As I left Lee Center after seeing the Theatre Department’s spring production of “Big Love,” I heard someone describe the show as “amazing and weird.”
I think that’s a perfect description.
Despite feeling unsettled by the dramatic and macabre closing scenes, I was overwhelmingly impressed by the intricate messages of love, life and empathy. Combined with complex dialogue and strong visual elements, “Big Love’s” impact was immediate and long lasting.
The set for “Big Love,” directed by Rosa Joshi, places the audience around the action. Audience members can choose where they wish to sit, which then determines their viewing angle, and may give rise to their perspectives of the overall story.
The tale begins with Lydia (Ariana Chriest), who we meet as she wanders into the bathtub of a stranger’s house. We quickly learn that she and her 49 sisters fled to Italy for asylum from a forced marriage to their 50 male cousins by their father. As the story unfolds, we meet three of the husbands, misogynistic Constantine (Ishan Tiwathia), confused Oed (Dylan Zucati) and dreamy Nikos (Jacob Swanson), along with two more of Lydia’s sisters, the love-lorn Olympia (Meme Garcia) and the bitter Thyona (Emma Bjornson).
The audience follows the couples as they work through issues of force, loyalty and gender bias.
Though the plot seems to be initially riddled with feminist frustrations, the purpose of the show is much more than a critique of a misogynistic culture: it is a show about being human, and the struggles we face in our own stereotypes. The characters are all seeking safety and security in their own right.
In a dramatic scene, we see the three brides in the middle of the stage wilt to the ground and stand quickly only to sink again as they yell and scream about men and societal expectations of women. The three grooms have a similar scene where they appear to be knocked backward, then stand quickly, only to fall again. The parallels of the two scenes reflect the constant badgering of societally influenced demands on both genders.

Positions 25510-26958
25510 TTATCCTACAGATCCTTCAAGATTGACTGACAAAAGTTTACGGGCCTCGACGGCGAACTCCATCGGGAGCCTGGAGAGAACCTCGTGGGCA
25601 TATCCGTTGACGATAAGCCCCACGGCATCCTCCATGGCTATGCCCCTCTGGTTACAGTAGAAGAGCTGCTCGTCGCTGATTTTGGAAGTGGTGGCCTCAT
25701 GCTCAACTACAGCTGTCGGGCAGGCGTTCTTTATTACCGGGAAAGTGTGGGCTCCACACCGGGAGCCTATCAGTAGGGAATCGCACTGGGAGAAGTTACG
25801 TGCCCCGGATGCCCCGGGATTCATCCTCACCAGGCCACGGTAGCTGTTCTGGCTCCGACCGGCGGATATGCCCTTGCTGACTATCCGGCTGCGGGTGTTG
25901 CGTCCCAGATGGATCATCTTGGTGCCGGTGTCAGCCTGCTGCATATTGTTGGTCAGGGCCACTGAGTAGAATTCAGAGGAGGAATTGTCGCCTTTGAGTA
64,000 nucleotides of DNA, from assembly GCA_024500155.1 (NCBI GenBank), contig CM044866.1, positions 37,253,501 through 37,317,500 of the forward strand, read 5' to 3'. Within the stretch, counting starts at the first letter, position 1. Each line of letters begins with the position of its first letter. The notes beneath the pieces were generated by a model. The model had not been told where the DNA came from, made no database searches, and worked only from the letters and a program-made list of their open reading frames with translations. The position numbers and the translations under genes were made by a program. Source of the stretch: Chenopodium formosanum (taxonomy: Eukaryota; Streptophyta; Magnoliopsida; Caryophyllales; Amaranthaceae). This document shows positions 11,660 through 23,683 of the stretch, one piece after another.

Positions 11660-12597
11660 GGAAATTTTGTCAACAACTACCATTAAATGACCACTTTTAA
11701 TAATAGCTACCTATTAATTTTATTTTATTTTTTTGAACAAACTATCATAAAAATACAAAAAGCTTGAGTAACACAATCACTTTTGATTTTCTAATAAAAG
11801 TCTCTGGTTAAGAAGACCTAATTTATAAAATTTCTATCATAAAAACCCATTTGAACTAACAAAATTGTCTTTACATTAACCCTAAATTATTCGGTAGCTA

The play effectively highlights to the audience the complex relationship created by such demands. The climax of the show (don’t worry, I won’t really spoil it) has you wondering if you are looking at acts of passion or violence—or both, which is the likely answer. With women struggling to overcome the expectation of submission, and men fighting the stereotype of dominance, the climax reveals to us many possible representations of “Big Love.”
The show’s strength lies not only in the relatable themes and messages, but also in the presentation. Adapted from an ancient Greek play, “The Suppliants” by Aeschylus, the work was initially written as long-form poetry. The play’s director, Rosa Joshi, kept that important script and combined modern elements of performance such as singing and slam poetry.
The result was a unique look into the lives of the characters, as though the moments behind the microphone were snippets of their complicated dilemmas and personal musings. The fact that the play originated from an ancient tale also emphasizes how relatable the story is for diverse audiences. It is easy to say the show was a story of sexism, but at its most basic level, “Big Love” is just a story of good and evil—and a person’s place in all of that.
The playwright of this adaptation, Charles Mee, wrote on his website that his play is not meant to be political. Rather, he writes “out of the belief that we are creatures of our history and culture and gender and politics—that our beings and actions arise from that complex of influences and forces and motivations, that our lives are more rich and complex than can be reduced to a single source of human motivation.”
And so, too, do I have a hard time really reducing the impact of this play to a single review. Like Mee tells his audiences, his scripts don’t have a pristine storyline or concrete ending; rather, he plays with twists, turns and the unexpected.
In the end of the play, the audience is told that the greatest human trait is sympathy.
The sentence is powerful. I realized then that, through the tears, shouts, laughter and blood (lots of blood), the misunderstanding within the play isn’t caused by reality, necessarily, but rather by ignorance.
The play feels dream-like, but the message is very real: before there is understanding, there must be empathy. That, perhaps, is the real root of “Big Love.”
“Big Love” will show in Lee Center until May 18. Tickets are $6 for students, $8 for faculty and staff, and $10 for the general public.